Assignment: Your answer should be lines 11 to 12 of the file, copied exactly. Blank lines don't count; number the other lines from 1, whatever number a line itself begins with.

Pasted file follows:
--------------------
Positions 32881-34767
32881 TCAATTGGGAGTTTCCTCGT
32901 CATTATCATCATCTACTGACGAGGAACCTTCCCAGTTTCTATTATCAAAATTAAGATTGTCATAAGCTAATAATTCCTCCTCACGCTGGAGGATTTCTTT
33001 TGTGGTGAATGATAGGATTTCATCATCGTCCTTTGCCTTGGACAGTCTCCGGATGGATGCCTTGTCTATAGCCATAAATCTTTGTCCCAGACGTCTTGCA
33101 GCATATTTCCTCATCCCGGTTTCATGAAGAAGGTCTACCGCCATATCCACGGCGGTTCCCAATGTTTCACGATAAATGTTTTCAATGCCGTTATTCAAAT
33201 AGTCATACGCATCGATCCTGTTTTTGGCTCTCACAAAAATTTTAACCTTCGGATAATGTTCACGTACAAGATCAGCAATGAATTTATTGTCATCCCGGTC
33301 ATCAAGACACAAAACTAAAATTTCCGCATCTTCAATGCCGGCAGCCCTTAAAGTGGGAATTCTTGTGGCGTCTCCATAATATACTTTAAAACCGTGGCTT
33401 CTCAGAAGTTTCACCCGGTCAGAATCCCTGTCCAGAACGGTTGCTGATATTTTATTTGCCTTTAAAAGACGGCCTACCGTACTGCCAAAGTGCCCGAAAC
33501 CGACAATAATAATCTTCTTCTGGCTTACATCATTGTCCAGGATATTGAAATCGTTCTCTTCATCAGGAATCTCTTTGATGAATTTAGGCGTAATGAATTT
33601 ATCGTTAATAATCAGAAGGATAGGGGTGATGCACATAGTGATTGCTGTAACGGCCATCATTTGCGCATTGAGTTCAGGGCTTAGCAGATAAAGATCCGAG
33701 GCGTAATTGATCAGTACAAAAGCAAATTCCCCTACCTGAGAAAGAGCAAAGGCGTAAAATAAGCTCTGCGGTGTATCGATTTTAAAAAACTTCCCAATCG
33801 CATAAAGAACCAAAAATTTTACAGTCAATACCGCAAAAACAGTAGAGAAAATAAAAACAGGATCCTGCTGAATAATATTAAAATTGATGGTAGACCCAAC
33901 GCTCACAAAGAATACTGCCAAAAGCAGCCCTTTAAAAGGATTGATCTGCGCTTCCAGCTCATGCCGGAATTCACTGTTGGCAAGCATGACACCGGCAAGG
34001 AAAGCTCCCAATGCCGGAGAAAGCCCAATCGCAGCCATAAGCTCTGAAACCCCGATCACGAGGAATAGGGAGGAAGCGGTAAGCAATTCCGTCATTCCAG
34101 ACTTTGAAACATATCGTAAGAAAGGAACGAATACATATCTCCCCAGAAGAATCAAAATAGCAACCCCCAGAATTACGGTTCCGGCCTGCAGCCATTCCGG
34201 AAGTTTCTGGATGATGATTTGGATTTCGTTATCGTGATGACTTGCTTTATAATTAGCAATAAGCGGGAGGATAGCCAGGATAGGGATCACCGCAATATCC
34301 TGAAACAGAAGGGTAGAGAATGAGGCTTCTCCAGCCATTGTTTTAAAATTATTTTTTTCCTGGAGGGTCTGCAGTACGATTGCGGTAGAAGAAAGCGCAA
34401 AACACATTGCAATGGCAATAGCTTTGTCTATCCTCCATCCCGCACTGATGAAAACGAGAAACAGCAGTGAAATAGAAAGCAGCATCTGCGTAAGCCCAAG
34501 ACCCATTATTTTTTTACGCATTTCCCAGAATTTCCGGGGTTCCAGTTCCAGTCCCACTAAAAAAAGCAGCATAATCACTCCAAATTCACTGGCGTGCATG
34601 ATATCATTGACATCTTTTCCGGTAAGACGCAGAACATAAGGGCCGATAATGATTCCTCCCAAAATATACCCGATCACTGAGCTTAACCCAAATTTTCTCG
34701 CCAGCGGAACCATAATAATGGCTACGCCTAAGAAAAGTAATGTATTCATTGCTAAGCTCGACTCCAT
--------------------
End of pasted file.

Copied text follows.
33701 GCGTAATTGATCAGTACAAAAGCAAATTCCCCTACCTGAGAAAGAGCAAAGGCGTAAAATAAGCTCTGCGGTGTATCGATTTTAAAAAACTTCCCAATCG
33801 CATAAAGAACCAAAAATTTTACAGTCAATACCGCAAAAACAGTAGAGAAAATAAAAACAGGATCCTGCTGAATAATATTAAAATTGATGGTAGACCCAAC